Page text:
ERIC Number: ED390442
Record Type: RIE
Publication Date: 1993
Reference Count: N/A
The Teaching of Critical Thinking Skills by Academic Librarians.
Goetzfridt, Nicholas J.
Teaching critical thinking is a relatively new dimension of bibliographic instruction (BI) in the academic environment. It marks a departure from the teaching of "user skills" in which the primary concern is enabling library patrons to determine the appropriateness of reference tools and to use those tools effectively. This report assembles a range of opinions on the extent to which librarians should be directly involved in pursuing an institution's academic goals, cooperating with faculty, or attempting to strengthen critical thinking skills of students. Some would say that in this age of increasingly complex tools, BI violates S. R. Ranganathan's law of saving the user's time. Librarians, therefore, should use the full potential of their expertise to concentrate on delivering information to users. The image of the librarian as teacher is an organizational "fiction" created to establish a more comforting self-image or to seek equal status with faculty. Complicating matters is the increasingly prevalent idea that although critical thinking is vital to the research process, it means different things in different disciplines, and critical thinking skills learned in one area, library use, for example, cannot necessarily be transferred to another area. Others counter that BI need not be confined to how-to procedures and encouraging students to regard reference sources as constituting specific answers, but can be enlarged to teach students to look at information as "evidence to be examined." As far as librarian status goes, the professional literature seems to emphasize strategies for gaining faculty cooperation without allowing the larger issue of academic equality for librarians to take control. Besides summarizing professional theory, the report also discusses ideas for integrating the teaching and encouragement of critical thinking into the traditional, task-oriented BI model, and for nurturing cooperative relationships between librarians and faculty which integrate library skills and course content. The report stresses the need for empirical study on librarian involvement in teaching critical thinking to students. (Contains 52 references.) (BEW)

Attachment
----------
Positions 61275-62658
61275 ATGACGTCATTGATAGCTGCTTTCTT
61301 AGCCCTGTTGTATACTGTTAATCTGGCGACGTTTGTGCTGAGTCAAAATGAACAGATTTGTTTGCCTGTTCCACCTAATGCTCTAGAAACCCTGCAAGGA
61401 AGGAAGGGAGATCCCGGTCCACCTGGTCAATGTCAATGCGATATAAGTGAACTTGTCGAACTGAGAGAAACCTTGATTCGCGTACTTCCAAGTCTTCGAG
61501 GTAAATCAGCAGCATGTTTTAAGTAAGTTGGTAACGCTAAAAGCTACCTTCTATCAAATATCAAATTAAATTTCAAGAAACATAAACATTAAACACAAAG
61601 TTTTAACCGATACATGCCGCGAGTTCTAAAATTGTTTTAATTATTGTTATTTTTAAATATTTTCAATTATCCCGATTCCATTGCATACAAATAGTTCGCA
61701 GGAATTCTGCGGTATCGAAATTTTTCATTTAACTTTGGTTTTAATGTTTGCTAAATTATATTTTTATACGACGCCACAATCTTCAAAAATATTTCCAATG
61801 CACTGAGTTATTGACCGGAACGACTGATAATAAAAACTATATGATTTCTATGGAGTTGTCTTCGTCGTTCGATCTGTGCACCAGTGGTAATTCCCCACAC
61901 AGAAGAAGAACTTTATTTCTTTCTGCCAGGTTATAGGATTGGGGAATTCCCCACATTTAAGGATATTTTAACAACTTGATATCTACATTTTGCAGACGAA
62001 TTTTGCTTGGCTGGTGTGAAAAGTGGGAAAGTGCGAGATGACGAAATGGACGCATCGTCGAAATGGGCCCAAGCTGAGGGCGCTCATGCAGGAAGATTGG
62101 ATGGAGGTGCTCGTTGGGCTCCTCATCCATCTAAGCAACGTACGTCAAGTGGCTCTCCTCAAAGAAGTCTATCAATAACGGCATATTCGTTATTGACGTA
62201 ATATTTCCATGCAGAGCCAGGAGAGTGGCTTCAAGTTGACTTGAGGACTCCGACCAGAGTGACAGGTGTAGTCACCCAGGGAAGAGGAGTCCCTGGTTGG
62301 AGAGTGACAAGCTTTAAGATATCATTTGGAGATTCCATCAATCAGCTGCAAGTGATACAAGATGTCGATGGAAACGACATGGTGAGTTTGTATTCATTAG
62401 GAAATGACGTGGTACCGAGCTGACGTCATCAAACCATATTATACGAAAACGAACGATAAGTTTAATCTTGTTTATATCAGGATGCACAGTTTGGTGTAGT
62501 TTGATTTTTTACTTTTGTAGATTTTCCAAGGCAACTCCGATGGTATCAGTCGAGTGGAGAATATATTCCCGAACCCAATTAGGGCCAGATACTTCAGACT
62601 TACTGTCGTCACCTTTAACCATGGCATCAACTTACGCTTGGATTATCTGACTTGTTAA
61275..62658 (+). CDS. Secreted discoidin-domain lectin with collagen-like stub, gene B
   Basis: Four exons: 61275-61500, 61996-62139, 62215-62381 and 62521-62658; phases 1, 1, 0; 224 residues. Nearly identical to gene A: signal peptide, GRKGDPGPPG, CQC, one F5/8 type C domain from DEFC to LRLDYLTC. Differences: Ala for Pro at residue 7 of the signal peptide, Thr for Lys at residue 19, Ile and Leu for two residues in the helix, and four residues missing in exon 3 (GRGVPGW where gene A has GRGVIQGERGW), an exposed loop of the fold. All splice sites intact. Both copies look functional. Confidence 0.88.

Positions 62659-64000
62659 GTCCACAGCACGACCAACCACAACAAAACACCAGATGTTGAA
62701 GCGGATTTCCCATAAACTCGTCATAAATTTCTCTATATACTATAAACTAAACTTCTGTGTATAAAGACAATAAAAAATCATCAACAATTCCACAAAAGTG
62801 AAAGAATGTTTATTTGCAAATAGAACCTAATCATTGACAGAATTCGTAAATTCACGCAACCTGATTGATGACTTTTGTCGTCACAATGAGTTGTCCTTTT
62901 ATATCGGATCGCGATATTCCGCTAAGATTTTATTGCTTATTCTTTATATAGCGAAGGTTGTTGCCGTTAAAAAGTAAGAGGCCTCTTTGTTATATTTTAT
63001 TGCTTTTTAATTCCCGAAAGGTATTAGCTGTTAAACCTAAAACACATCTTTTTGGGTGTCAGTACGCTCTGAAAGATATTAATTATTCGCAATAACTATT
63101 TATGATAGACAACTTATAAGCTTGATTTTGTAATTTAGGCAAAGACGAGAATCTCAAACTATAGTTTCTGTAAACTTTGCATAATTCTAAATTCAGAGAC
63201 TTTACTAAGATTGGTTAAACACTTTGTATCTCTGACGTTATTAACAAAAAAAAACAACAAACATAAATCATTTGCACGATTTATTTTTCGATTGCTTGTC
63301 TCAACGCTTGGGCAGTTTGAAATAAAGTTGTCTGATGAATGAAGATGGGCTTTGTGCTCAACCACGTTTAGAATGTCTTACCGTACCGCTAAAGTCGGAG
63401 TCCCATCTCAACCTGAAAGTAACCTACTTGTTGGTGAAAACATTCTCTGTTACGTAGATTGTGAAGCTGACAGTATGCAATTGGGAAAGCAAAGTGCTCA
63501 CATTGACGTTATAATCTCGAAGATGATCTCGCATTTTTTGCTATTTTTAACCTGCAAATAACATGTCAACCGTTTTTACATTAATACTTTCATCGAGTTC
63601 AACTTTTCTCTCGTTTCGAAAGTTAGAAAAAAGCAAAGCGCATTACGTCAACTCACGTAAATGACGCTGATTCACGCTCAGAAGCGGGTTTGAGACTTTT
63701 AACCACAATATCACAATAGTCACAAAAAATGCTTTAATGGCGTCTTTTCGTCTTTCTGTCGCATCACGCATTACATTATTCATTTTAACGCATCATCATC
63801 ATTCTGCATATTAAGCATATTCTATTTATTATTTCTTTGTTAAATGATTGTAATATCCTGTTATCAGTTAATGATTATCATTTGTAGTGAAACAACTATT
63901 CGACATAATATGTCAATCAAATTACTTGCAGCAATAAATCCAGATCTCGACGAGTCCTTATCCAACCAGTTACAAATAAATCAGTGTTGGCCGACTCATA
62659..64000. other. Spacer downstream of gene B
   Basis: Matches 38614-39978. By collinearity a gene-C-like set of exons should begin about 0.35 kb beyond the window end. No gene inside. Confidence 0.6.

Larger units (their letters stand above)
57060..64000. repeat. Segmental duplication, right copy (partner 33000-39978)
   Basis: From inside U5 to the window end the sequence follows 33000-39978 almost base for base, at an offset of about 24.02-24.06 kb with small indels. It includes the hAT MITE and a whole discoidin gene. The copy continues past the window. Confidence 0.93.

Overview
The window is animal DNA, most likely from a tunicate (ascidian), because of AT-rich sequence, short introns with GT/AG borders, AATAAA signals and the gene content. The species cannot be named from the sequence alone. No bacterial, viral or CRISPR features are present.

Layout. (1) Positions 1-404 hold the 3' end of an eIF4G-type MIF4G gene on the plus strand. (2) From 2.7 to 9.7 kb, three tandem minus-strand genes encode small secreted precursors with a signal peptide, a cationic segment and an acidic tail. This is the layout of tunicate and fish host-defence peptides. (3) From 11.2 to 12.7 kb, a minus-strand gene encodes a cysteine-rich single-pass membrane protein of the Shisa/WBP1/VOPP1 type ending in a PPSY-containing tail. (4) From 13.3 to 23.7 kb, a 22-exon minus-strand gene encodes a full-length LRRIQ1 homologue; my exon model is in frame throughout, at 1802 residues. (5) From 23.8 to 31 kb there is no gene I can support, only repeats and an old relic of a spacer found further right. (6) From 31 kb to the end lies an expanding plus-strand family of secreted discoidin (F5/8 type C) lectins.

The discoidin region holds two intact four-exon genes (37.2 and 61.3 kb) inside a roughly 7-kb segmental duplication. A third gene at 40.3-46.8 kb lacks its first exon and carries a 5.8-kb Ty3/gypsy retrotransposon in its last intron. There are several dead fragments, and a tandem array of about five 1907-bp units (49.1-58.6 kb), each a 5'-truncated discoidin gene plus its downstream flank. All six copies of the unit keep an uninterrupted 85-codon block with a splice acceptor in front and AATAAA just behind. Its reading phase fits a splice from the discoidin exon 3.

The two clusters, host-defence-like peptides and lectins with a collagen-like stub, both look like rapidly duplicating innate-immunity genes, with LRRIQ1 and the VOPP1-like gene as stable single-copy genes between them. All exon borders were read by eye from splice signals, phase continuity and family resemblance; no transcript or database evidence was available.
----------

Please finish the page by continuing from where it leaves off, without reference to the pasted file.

Descriptors: Course Integrated Library Instruction, Critical Thinking, Higher Education, Information Seeking, Instructional Design, Intellectual Disciplines, Interdisciplinary Approach, Librarian Teacher Cooperation, Librarians, Library Instruction, Library Role, Library Skills, Professional Recognition, Reference Services, Role Perception, Thinking Skills
Publication Type: Opinion Papers; Reports - Descriptive
Education Level: N/A
Authoring Institution: N/A